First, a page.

John Henry Newman Part II – The Priest

I shall start this overview of Newman’s priestly life with a word about the position of Roman Catholics in England during the 19th century. For generations, Catholics were prohibited from entering either the legal or medical profession, and were barred from all offices of state. Entrance to either Oxford or Cambridge was not an option for Catholics,  and it is often forgotten that Catholics were not allowed to vote until 1829. Pope Pius lX restored the English hierarchy in 1850, after a lapse of three centuries. When Archbishop Wiseman (later Cardinal), the new primate, returned from Rome, he was burned in effigy in many places, and his carriage pelted with dung on the streets of Southwark. We were, toward the end of this century, held in contempt and distrust by the majority. Even the Lord Chancellor of the Realm publicly referred to Catholicism as ‘mummeries of superstition’.

For The Reverend Mr. John Henry Newman – a writer and academic of great style and clarity, and a preacher of great power within the Anglican church, perhaps even the most influential Anglican minister in England – to become a Roman Catholic was unthinkable to many people. But, as we know, this is exactly what he did.

Once Newman had decided to become a Catholic, he resigned his Fellowship at Oriel College – a position that, as a Catholic, he would be prohibited from holding. We have already looked at his reception into the Church (by Blessed Dominic Barberi), and in following this path he joined some of his previous adherants who had already converted. In February 1846, he and some of his followers went to the old Oscott College, and lived under the direction of Bishop Wiseman. It was at Wiseman’s urging that Newman decided to become a priest, and left for Rome to study for the Sacred Priesthood later that year. In 1847 Newman was ordained to the priesthood and was awarded the D.D. degree by Pope Pius lX. On Christmas eve that year, Fr. Newman returned to England.

Following his return, Fr. Newman  served as an Oratorian at Maryvale; St. Wilfred’s College Cheadle; St. Mary’s, Birmingham; and Edgebaston. On February 2nd 1848 he founded the Congregation of the Oratory, a branch of the Oratory of St. Philip Neri, at Edgebaston, Birmingham. When the English hierarchy was restored by Pius lX, there was an immediate and widespread anti-papal backlash. Fr. Newman attempted to counter the ‘no-popery’ campaign by writing letters to a number of newspapers under the pen-name ‘Catholicus’ with limited success. His published ‘Lectures on the Present Position of Roman Catholics’ (1851) was slightly better received. In 1852 he was successfully sued for libel by a former Dominican priest Giacinto Achilli whom he had accused of various immoral acts! His woes were far from over, as in 1858, he was asked to resign his editorship of ‘The Rambler’ after an essay ‘On Consulting the Faithful in Matters of Doctrine’ was censured by Rome, where it was thought to be a statement against papal infallibility. It was also thought that Fr. Newman would be made a Bishop, but although he was publicly congratulated, the appointment was never made.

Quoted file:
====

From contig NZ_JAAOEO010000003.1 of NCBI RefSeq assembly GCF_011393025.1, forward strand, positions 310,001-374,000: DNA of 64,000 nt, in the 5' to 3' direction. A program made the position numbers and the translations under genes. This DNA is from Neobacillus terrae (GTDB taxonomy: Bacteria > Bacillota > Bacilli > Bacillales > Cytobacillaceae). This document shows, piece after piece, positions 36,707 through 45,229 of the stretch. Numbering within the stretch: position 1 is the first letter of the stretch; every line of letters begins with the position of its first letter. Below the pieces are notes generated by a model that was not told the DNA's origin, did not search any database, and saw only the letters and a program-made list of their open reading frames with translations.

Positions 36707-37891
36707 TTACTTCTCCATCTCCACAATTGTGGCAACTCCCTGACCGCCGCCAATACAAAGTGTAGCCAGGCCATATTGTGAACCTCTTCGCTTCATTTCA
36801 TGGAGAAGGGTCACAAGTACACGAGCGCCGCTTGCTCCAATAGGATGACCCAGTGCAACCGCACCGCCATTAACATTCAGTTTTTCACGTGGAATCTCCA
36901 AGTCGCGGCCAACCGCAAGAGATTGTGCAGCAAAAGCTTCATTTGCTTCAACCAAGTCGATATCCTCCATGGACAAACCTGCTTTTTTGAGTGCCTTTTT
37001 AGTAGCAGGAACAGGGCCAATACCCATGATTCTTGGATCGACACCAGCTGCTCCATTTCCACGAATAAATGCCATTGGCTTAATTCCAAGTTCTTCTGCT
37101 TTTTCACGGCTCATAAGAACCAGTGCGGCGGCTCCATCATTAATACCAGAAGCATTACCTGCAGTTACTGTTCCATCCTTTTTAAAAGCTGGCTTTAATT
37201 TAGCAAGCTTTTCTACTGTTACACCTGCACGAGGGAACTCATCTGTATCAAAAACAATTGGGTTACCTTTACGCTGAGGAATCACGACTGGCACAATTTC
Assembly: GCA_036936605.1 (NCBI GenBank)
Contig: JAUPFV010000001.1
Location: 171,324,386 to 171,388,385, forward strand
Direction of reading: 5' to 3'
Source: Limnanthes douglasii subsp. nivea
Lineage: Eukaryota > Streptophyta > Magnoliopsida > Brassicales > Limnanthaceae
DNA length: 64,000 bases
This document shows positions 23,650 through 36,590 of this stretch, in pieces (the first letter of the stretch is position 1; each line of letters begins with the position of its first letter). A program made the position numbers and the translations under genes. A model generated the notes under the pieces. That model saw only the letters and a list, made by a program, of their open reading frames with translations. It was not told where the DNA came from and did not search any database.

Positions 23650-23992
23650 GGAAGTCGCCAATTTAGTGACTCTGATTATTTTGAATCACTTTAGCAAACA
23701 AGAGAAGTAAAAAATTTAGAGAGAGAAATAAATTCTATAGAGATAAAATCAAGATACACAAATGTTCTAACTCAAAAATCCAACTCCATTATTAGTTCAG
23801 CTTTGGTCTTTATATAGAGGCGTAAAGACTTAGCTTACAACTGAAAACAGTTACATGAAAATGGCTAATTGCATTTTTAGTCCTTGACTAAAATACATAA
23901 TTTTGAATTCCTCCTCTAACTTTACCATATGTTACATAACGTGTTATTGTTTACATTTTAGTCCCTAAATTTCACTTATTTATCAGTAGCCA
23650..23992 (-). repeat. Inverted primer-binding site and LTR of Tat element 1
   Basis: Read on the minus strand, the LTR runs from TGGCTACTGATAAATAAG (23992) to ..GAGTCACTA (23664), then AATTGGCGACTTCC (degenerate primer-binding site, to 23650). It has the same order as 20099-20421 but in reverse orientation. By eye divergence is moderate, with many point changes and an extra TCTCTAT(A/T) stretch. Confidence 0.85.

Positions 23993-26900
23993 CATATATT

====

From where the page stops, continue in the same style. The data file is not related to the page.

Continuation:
Back in Birmingham Fr. Newman continued to preach and write. His Sunday evening sermons and series of lectures drew great crowds, and many were converted to Catholicism. Although he was always a scholar, his pastoral duties were far from neglected. During the Cholera epidemic in Bilston, which claimed the lives of 700 people in two months, Fr. Newman and his Oratorians could be found caring and ministering to the sick and the dying. At the Birmingham Oratory today, Newman’s confessional stole can be still be seen – and it is very well worn!

It is said that Fr. Newman was always filled with a quiet unyielding trust in Divine Providence, but he was seldom without troubles and disappointments. Over the years he retreated from public life, though he was called upon to defend himself against wild stories that circulated, that he was considering a return to the Anglican church. It was a more serious accusation that brought him back into the limelight. In a book review, the Rev. Charles Kingsley, an Anglican minister, accused the Catholic clergy of dishonesty, and Newman specifically of having commended dishonesty among the clergy. Newman received only more insults. So he embarked on a mission to clear his name and that of his fellow priests. He wrote a defence of his life ‘Apologia pro Vita Sua’, which is now considerd perhaps the greatest spiritual autobiography since St. Augustine’s Confessions. The whole country had been awaiting Newman’s reply, which he very cleverly serialised in newspapers across the country over a period of seven weeks. They had a mesmerising effect.